- Georgia passed a new law that lessens restrictions on registered sex offenders
- Hundreds of people are being dropped from Ohio’s list of registered sex offenders because the state’s new sex offender law was ruled unconstitutional
- The US State Department didn’t know it could deny passports to convicted sex offenders
States across the country wrestle with the question of how to best protect the public from repeat sex offenders. News stories like the one about convicted rapist Phillip Garrido holding Jaycee Dugard captive for 18 years as a sex slave have the public pushing for tougher penalties and a closer watch on released sex criminals.
Legislators are finding out, however, there are constitutional and practical limits on how far laws can go to restrict the activity of registered sex offenders.
Georgia Eases Convicted Sex Offender Restrictions
In 2003, Georgia passed a law forbidding registered sex offenders from living within 1,000 feet of schools, child care facilities, parks or other areas where children gather. More restrictions were added in 2006 and 2008, making Georgia’s law one of the toughest in the nation.
People on the sex offender registry couldn’t live near churches, school bus stops, swimming pools or libraries. They also couldn’t work or volunteer at or near a school, child care center, or church. Breaking the law meant at least 10 years in prison.
Civil rights groups filed a class action lawsuit challenging the law. They claimed it effectively banished sex offenders from the state.
Also, unlike laws in other states, Georgia’s law didn’t distinguish between violent offenders, like rapists, and lower level offenders, like teenagers who had consensual sex. Many sex offenders would have to move even though they posed little threat to their communities.
Attorneys argued that Georgia’s law violated the US Constitution's ban on ex post facto, after the fact, laws: States can’t pass laws increasing the punishment for a crime after it’s committed. Lawyers argued it was unjust for sex offenders who had already served time or probation to get added punishment years later of having to move out of their homes.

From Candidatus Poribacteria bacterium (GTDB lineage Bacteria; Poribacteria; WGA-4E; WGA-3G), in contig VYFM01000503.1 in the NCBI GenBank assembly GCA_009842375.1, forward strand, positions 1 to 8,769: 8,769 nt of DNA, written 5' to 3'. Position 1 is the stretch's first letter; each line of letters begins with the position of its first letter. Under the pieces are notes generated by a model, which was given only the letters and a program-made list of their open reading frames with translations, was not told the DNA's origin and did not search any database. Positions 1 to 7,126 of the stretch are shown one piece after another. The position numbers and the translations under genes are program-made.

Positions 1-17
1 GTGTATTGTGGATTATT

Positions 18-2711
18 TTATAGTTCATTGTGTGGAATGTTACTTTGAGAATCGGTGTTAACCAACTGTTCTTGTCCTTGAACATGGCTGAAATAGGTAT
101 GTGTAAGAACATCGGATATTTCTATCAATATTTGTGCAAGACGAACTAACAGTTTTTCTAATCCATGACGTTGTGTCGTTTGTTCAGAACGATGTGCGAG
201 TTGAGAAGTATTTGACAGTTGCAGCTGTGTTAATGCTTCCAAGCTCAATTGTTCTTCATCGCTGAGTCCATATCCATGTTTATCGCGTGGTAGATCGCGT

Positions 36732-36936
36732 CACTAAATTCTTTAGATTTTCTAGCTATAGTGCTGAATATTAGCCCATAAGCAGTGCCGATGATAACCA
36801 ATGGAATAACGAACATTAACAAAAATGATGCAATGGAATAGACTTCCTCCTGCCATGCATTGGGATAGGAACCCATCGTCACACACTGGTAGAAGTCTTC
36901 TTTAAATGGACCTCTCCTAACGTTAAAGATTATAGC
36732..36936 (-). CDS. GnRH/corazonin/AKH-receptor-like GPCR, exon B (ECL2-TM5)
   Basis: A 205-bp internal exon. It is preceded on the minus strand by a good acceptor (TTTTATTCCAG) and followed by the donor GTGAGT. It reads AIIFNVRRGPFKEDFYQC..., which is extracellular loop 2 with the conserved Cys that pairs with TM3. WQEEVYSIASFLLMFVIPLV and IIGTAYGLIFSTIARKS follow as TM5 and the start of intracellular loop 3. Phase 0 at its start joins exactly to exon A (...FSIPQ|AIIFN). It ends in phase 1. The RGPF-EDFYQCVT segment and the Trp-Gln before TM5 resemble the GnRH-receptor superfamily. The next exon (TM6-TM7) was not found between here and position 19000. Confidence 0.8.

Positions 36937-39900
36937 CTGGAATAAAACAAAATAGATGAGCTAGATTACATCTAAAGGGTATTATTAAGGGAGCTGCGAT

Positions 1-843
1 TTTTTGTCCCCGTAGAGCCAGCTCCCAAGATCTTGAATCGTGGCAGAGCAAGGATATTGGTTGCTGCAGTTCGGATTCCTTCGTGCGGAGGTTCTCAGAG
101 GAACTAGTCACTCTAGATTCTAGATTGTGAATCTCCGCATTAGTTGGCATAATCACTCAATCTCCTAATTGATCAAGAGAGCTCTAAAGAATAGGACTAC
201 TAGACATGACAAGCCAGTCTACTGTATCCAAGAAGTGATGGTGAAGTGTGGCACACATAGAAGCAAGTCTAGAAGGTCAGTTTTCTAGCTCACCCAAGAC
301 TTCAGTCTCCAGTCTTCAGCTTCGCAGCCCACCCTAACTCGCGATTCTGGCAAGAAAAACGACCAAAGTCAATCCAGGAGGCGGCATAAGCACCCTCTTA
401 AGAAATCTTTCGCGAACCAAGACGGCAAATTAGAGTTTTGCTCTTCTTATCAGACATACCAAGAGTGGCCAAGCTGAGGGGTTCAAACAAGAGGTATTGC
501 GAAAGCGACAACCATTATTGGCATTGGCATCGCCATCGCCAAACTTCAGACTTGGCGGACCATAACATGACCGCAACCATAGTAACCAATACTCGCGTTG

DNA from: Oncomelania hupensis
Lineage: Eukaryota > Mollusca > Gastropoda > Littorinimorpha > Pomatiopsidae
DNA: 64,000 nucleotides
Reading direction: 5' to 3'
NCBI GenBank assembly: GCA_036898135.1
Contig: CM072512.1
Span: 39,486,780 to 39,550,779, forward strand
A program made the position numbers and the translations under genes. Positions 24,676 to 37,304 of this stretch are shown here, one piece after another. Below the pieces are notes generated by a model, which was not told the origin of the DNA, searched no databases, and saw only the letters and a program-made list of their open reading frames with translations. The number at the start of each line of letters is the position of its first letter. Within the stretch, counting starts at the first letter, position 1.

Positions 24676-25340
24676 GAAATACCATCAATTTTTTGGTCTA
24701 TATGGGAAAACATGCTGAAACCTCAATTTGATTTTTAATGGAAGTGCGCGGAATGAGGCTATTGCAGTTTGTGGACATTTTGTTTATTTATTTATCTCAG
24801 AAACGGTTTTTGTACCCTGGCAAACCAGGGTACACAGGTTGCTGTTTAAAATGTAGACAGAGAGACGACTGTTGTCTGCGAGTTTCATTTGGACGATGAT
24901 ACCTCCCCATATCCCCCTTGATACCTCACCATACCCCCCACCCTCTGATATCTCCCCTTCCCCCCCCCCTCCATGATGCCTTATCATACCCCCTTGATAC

After court rulings blocked several parts of the law, Georgia lawmakers decided to make changes before a judge threw out the entire thing. A new law that eases some restrictions was signed by the Governor in May 2010.
The recent revisions let about 13,000 of the state’s registered sex offenders live and work wherever they want. The tougher restrictions still apply, though, to about 5,000 offenders who committed their crimes after 2003.
Hundreds Dropped from Ohio List of Sex Offenders
Hundreds of convicted molesters and rapists in Ohio are being pulled off that state’s list of registered sex offenders. They’re being reclassified because Ohio’s sex offender law was ruled unconstitutional.
Before 2008, sex offenders in the state were classified by courts according to Megan’s Law. Judges decided on an individual basis whether to rank an offender as a low-risk sexually oriented offender, an intermediate-risk habitual sexual offender, or a high-risk sexual predator. Different registration and reporting rules applied to each classification.
The law changed in 2008 to adopt the requirements of the Adam Walsh Act. Under the new law, offenders were classified based solely on their convicted offenses. The law applied retroactively so the state Attorney General reclassified 26,000 offenders already classified by judges under Megan’s Law.
Thousands of lawsuits challenged the new law. In June 2010, the Ohio Supreme Court ruled the reclassification was unconstitutional. Allowing the state Attorney General to replace classifications given by judges violated the Ohio Constitution’s separation-of-powers requirement.
Reclassification the Right Way
Officials are now in the process of changing the status of offenders back to their old classifications to comply with the court’s ruling. Many offenders are being dropped to lower classifications with reduced registration and reporting requirements. The photos and addresses of at least 500 offenders are being removed from the state’s online registry web site.
The return to the old classifications has some victims’-rights advocates worried it’ll be harder to monitor dangerous offenders. However, civil rights groups say the reclassifications should raise few safety concerns because offender registration does little to protect the public.
According to the US Department of Justice, most sexual crimes are committed by relatives, friends, babysitters, or other persons known by the victim or the victim’s family. Keeping an eye on the list of registered sex offenders might not protect against the most likely situations of sexual assault.